How Imaging Is UsedMedical imaging technology has revolutionized the screening, study and treatment of cancer. Imaging is used before, during, and after cancer treatment:
- Screening. Generally used for people at increased risk of certain types of cancer, screening can help determine if there are abnormal areas present that may be cancerous.
- Diagnosis and staging. Imaging can be used to find out how much cancer is in the body, where it’s located, and if it’s metastasized. Imaging can also be used as an aid in biopsy, to guide the doctors to the tumor.
- Treatment. Imaging can help to guide cancer treatments by exactly determining tumor location, so that treatment can focus on the tumor alone to minimize damage to nearby tissue. Imaging can also show if a treatment is working by showing if a tumor is shrinking, has changed, or is using less of the body’s resources.
- Monitoring for recurrence. After treatment, imaging can be used to see if a cancer has recurred or if it has metastasized elsewhere.
Types of Imaging TechnologyA number of different types of imaging are used in detecting and treating cancer:
- X-ray imaging is used in cancer screening and diagnosis. Mammograms are a form of X-ray used for screening, and they are also used (along with chest radiographs) to determine if cancer has metastasized to other areas of the chest.
- Ultrasound uses high-frequency sound waves and their echoes to produce a picture of internal organs or masses on a computer screen. The test is painless and does not expose the patient to radiation.
- Magnetic resonance imaging (MRI) scans provide images of soft tissues in the body using radio waves and strong magnets. A computer translates the pattern into a very detailed image of parts of the body. A contrast material is often injected into a vein before the scan to provide clearer images.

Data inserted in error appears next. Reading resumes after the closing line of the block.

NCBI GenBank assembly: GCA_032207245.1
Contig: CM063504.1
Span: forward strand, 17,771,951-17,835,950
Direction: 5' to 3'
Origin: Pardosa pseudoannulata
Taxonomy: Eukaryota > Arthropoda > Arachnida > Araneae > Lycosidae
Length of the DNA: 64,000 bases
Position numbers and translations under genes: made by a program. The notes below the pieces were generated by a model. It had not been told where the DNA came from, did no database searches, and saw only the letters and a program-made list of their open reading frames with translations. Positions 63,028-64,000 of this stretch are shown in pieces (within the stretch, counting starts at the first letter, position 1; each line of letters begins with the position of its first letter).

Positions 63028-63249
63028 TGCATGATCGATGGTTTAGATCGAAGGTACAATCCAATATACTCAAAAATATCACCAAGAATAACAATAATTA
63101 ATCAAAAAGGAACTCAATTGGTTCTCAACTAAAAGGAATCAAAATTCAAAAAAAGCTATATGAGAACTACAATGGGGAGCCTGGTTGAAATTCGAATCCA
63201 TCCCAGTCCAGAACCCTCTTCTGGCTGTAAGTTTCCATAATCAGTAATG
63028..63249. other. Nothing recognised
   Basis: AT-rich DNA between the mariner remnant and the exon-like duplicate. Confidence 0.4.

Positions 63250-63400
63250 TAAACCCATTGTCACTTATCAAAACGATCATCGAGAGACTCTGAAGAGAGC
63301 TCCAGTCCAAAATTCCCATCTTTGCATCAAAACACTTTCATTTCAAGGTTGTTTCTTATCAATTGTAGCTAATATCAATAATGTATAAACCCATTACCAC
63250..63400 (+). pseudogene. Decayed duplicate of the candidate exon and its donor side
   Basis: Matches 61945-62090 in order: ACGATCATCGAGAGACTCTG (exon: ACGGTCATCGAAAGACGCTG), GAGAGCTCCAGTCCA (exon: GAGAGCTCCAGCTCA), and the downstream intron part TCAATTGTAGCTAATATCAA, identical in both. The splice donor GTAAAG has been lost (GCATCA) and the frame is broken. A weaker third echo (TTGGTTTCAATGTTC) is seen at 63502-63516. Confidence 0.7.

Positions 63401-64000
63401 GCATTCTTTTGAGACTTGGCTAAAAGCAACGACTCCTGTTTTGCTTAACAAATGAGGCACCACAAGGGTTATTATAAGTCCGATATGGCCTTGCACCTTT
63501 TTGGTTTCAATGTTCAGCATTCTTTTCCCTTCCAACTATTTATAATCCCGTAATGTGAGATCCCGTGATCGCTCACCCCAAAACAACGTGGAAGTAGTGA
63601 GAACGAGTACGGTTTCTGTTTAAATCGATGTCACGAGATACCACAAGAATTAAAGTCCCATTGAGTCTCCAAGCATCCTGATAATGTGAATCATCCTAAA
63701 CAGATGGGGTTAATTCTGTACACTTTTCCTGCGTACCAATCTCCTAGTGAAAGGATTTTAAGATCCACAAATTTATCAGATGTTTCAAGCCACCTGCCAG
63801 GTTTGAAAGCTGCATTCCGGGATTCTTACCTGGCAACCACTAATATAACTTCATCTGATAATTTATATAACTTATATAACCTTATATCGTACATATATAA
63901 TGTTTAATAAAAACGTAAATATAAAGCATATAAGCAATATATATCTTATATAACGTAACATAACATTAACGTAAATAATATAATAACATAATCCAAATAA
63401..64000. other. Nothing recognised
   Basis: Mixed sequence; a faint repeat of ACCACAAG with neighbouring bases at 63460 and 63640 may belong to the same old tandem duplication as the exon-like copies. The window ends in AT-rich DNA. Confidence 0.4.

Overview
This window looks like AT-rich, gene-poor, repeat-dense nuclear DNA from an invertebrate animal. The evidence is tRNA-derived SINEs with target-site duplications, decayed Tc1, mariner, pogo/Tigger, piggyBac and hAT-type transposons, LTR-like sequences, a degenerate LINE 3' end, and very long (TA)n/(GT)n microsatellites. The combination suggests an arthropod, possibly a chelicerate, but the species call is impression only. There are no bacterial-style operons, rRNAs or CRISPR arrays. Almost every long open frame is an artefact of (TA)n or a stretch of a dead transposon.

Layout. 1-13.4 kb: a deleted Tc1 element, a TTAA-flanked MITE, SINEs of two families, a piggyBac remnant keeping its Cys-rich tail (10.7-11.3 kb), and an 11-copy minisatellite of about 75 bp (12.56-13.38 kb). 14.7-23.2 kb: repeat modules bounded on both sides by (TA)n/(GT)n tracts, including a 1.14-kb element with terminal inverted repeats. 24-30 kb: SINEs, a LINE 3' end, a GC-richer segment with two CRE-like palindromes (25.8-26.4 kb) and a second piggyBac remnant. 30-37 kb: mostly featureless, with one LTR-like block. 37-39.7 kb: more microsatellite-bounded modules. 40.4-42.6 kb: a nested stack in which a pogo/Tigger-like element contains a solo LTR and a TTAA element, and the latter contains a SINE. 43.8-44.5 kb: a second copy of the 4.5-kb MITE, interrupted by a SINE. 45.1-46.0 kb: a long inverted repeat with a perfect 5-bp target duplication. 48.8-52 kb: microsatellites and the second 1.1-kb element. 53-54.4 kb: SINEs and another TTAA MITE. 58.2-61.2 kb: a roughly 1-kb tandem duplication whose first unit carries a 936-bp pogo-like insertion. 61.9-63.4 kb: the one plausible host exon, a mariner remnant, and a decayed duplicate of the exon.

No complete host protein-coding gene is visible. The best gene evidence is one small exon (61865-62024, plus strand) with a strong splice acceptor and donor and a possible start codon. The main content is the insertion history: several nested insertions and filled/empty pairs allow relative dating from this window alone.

- Computerized tomography (CT) scans use multiple X-ray images to produce detailed cross-sectional images of the body. As the patient lies on a table, the CT scanner takes numerous X-rays as it rotates around him or her. Sometimes the patient is injected with a contrast dye the help outline structures of the body. A computer program then combines the images to form detailed cross sections, or slices, of the part of the body being studied. Unlike regular X-rays, CT scans can create detailed images of the body’s soft tissues.
- Spiral CT is a recent advance in CT imaging. It uses a faster machine that rotates around the body continuously, collecting images more quickly and thus lessening the chance that the images will blurred as a result of breathing motion. In addition, the patient receives less radiation with spiral CT, and the cross sections are thinner, producing more detailed pictures.
- Positron emission tomography (PET) scans involve injecting a form of slightly radioactive glucose (known as fluorodeoxyglucose or FDG) into the blood. Cancer cells in the body grow rapidly and absorb large amounts of glucose. The body is then photographed by a special camera to show areas of high glucose concentration.
- PET/CT scans are a recent development. PET/CT scanning machines can perform both a PET and a CT scan at the same time, producing images that reflect both the body’s organ function and its structural appearance. The radiologist can compare areas of higher radioactivity on the PET with the appearance of those areas on the CT, improving the ability to detect abnormal areas.
- Single photon emission computerized tomography (SPECT) scans are similar to PET scans. In a SPECT scan, radioactive tracers linked to antibodies (proteins that recognize and stick to tumors) are injected into the patient. If a tumor is present, the antibodies will adhere to it, and the SPECT scan will reveal its presence.
Photo attribution of radiologist and doctors
Copyright 1989 Bill Branson
Photo attribution of chest x-ray with abnormal growth in left lung
Copyright 1988 National Cancer Institute